Tag Archives: San Quentin Six

Prisoners and Politics: from the San Quentin Six to Pelican Bay

SQ6 defendants Fleeta Drumgo; Hugo Pinell; and David Johnson stage an impromptu sit in at San Quentin in 1975 when trial jurors toured the prison
SQ6 defendants Fleeta Drumgo; Hugo Pinell; and David Johnson stage an impromptu sit in at San Quentin in 1975 when trial jurors toured the prison.

Greetings,

Last Wednesday we co-sponsored Prisoners and Politics: from the San Quentin Six to Pelican Bay with Shaping San Francisco. 518 Valencia was standing room only with the space packed to capacity. The four panelists all shared interesting perspectives and drew important connections between historical and contemporary prison resistance. If you missed it, or just want to hear it again, follow the link below to a podcast of the entire event. We’ve also included the approximate timing for each panelists if you want to jump around. Thanks to everyone who helped make this a great event!

Prisoners and Politics Podcast

Author of Captive Nation Dan Burger (08:00- 32:00); original member of SQ Six David Johnson (32:30-48:00); original member of SQ Six Luis “Bato” Talamantez (48:00-54:30); National Lawyer’s Guild attorney Caitlin Kelly Henry (54:30-1:12:00); Q and A (1:12:00-end).

-Nathaniel

 

Rest In Power Hugo Pinell

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Hugo faceWe are saddened by the news of Hugo Pinell’s death. Hugo Pinell always expressed a strong spirit of resistance and worked tirelessly as an educator and activist to build racial solidarity inside of California’s prison system.

At the time of his death, Hugo had been locked behind bars for 50 years yet his spirit was unbroken.

You can learn more about Hugo’s life and contributions to the movement by visiting our tribute page here.

Listen to a 20-minute program commemorating the life of Hugo Pinell below:

 

Its Bigger Than Hip Hop

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dead prezWhat an incredible show!  Last Thursday’s Benefit Concert for the Freedom Archives at the New Parish was an amazing experience. Intimate venue, wonderful crowd, positive energy, conscious messages and world class musicians. The night opened with impactful spoken word from YGB Gold (Young Gifted and Black), a youth creative arts group from Oakland. Their selection Don’t Shoot was specifically powerful and unfortunately relevant as protests for Michael Brown (in Ferguson, MO) and Eric Garner (in NYC) continue. Bato Talamantez, one of the San Quentin Six, followed with a moving tribute to George Jackson. Sellassie was up next and represented the Bay while delivering a fiery performance evoking Africa, police brutality and black history. Ja’hi as PE 2.0 ripped the mic and incorporated most of the original elements of hip hop as he DJed, MCed and featured a break dancer on stage. Jennifer Johns rocked the crowd with her soulful and vibrant voice and was joined onstage for a couple cuts by Ryan Nicole Austin, a very talented Bay Area female MC. Kev Choice was next and brought a DJ and live drummer to complement his vocal and keyboard skills. DJ Leydis kept the crowd rocking throughout the night.  All this really grounded the evening in the Bay Area progressive community and brought the energy to a peak. Finally after midnight headliners Dead Prez took the stage. They did not disappoint, ripping through their catalog, speaking on political prisoners, discipline, health, revolution, love and activism. In all this was a great benefit, we’re happy so many folks came out to support and a big thanks to all the people who made this possible especially Ankh Marketing. Stay tuned for more information about our 15th anniversary on October 16th at the African-American Arts and Cultural Complex, 762 Fulton Street in San Francisco!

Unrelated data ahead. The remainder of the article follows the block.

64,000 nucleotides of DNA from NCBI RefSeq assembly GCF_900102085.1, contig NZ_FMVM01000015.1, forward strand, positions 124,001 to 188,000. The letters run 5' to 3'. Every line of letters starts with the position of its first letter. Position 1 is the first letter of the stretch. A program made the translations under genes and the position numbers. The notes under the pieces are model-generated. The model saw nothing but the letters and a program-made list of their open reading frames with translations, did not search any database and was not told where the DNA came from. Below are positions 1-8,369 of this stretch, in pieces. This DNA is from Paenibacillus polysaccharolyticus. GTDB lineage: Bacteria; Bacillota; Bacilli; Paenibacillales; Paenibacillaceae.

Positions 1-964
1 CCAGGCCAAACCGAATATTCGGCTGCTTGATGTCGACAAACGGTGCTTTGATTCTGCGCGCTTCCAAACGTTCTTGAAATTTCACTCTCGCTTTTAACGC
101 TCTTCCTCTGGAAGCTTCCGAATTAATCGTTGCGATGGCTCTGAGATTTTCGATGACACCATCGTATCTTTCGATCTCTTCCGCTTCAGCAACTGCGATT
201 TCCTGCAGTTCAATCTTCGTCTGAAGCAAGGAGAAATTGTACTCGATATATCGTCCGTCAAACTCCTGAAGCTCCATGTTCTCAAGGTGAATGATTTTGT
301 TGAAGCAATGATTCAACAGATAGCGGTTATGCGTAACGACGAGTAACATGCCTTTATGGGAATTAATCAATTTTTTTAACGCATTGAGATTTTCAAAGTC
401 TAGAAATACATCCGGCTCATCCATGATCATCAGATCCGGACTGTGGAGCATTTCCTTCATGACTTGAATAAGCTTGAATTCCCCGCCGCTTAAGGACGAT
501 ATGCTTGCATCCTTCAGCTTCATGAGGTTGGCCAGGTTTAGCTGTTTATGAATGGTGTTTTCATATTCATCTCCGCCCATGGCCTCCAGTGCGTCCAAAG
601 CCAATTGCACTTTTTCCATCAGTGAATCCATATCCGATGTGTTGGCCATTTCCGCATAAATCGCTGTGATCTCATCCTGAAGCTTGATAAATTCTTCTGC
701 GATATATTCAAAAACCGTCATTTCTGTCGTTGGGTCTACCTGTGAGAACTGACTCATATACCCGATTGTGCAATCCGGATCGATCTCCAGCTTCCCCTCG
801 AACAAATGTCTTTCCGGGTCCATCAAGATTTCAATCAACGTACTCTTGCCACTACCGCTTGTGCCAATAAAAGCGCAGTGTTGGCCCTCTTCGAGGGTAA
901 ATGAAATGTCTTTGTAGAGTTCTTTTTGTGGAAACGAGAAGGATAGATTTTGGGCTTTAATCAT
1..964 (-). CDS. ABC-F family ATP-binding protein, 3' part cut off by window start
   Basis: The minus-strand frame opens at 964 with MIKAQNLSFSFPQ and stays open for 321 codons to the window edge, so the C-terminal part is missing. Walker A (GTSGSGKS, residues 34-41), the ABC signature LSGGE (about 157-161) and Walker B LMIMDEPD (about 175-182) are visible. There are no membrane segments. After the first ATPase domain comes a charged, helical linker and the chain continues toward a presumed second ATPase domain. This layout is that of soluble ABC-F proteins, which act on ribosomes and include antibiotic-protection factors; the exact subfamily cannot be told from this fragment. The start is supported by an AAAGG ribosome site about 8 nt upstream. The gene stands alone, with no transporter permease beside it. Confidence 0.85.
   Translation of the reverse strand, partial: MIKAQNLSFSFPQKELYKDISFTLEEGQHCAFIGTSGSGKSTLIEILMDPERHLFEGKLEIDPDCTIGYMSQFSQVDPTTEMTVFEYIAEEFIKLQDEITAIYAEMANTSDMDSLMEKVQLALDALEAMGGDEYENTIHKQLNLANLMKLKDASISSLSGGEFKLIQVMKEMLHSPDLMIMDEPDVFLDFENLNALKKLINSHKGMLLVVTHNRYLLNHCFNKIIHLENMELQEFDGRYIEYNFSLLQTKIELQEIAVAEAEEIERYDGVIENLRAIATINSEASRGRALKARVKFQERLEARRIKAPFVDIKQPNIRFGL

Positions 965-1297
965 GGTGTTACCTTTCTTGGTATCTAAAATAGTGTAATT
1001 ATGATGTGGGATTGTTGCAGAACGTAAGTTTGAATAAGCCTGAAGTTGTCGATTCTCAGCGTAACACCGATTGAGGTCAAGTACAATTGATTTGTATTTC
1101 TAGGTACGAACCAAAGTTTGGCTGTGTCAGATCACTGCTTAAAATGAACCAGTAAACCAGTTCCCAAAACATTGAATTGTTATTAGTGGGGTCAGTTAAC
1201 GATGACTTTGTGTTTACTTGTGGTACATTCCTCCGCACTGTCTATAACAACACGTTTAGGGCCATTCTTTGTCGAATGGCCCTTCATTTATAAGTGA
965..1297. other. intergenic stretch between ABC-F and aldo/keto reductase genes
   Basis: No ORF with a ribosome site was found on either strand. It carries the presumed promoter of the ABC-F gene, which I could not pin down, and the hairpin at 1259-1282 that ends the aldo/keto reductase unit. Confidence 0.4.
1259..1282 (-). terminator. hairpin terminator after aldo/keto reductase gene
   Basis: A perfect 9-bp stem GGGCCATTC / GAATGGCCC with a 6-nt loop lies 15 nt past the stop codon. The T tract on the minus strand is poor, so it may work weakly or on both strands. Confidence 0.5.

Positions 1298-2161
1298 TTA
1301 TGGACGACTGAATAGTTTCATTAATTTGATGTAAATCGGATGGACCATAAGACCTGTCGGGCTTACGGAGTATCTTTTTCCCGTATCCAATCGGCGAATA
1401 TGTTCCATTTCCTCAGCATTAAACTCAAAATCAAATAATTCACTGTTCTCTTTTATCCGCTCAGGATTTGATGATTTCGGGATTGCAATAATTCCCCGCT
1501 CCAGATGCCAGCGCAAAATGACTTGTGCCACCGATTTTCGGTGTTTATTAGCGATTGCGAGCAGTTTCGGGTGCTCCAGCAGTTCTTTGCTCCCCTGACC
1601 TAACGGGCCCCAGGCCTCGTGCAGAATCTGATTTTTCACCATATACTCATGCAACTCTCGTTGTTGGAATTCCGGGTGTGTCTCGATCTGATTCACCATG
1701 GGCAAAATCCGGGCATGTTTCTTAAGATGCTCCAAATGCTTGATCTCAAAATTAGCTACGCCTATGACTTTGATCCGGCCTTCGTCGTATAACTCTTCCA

-Nathaniel
 
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